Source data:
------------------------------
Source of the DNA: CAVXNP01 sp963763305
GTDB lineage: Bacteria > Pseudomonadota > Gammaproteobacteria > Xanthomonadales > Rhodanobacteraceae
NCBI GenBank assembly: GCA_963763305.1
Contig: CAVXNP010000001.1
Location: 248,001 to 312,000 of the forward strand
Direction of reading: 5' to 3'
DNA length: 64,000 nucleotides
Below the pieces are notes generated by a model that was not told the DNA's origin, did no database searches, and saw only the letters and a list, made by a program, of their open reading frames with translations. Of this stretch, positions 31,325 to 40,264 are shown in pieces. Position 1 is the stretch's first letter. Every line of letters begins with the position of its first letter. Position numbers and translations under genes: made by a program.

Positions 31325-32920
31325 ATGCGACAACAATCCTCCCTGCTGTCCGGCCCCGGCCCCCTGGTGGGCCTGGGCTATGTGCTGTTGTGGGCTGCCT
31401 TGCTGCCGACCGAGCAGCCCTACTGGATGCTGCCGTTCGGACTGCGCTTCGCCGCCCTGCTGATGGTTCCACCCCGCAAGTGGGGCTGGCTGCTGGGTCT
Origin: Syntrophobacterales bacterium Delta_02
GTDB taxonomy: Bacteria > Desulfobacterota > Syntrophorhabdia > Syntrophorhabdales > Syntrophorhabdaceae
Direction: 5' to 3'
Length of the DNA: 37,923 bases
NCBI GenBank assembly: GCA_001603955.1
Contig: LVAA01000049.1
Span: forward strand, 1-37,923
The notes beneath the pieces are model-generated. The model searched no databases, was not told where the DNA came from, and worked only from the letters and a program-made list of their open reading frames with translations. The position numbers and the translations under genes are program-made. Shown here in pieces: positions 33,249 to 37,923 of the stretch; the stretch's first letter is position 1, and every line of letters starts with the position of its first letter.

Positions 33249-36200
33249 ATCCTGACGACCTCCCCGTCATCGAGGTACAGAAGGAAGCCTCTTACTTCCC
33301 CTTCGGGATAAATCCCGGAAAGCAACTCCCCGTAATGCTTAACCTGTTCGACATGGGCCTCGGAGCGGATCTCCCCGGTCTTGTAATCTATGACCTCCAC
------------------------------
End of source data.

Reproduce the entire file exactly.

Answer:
Source of the DNA: CAVXNP01 sp963763305
GTDB lineage: Bacteria > Pseudomonadota > Gammaproteobacteria > Xanthomonadales > Rhodanobacteraceae
NCBI GenBank assembly: GCA_963763305.1
Contig: CAVXNP010000001.1
Location: 248,001 to 312,000 of the forward strand
Direction of reading: 5' to 3'
DNA length: 64,000 nucleotides
Below the pieces are notes generated by a model that was not told the DNA's origin, did no database searches, and saw only the letters and a list, made by a program, of their open reading frames with translations. Of this stretch, positions 31,325 to 40,264 are shown in pieces. Position 1 is the stretch's first letter. Every line of letters begins with the position of its first letter. Position numbers and translations under genes: made by a program.

Positions 31325-32920
31325 ATGCGACAACAATCCTCCCTGCTGTCCGGCCCCGGCCCCCTGGTGGGCCTGGGCTATGTGCTGTTGTGGGCTGCCT
31401 TGCTGCCGACCGAGCAGCCCTACTGGATGCTGCCGTTCGGACTGCGCTTCGCCGCCCTGCTGATGGTTCCACCCCGCAAGTGGGGCTGGCTGCTGGGTCT
Origin: Syntrophobacterales bacterium Delta_02
GTDB taxonomy: Bacteria > Desulfobacterota > Syntrophorhabdia > Syntrophorhabdales > Syntrophorhabdaceae
Direction: 5' to 3'
Length of the DNA: 37,923 bases
NCBI GenBank assembly: GCA_001603955.1
Contig: LVAA01000049.1
Span: forward strand, 1-37,923
The notes beneath the pieces are model-generated. The model searched no databases, was not told where the DNA came from, and worked only from the letters and a program-made list of their open reading frames with translations. The position numbers and the translations under genes are program-made. Shown here in pieces: positions 33,249 to 37,923 of the stretch; the stretch's first letter is position 1, and every line of letters starts with the position of its first letter.

Positions 33249-36200
33249 ATCCTGACGACCTCCCCGTCATCGAGGTACAGAAGGAAGCCTCTTACTTCCC
33301 CTTCGGGATAAATCCCGGAAAGCAACTCCCCGTAATGCTTAACCTGTTCGACATGGGCCTCGGAGCGGATCTCCCCGGTCTTGTAATCTATGACCTCCAC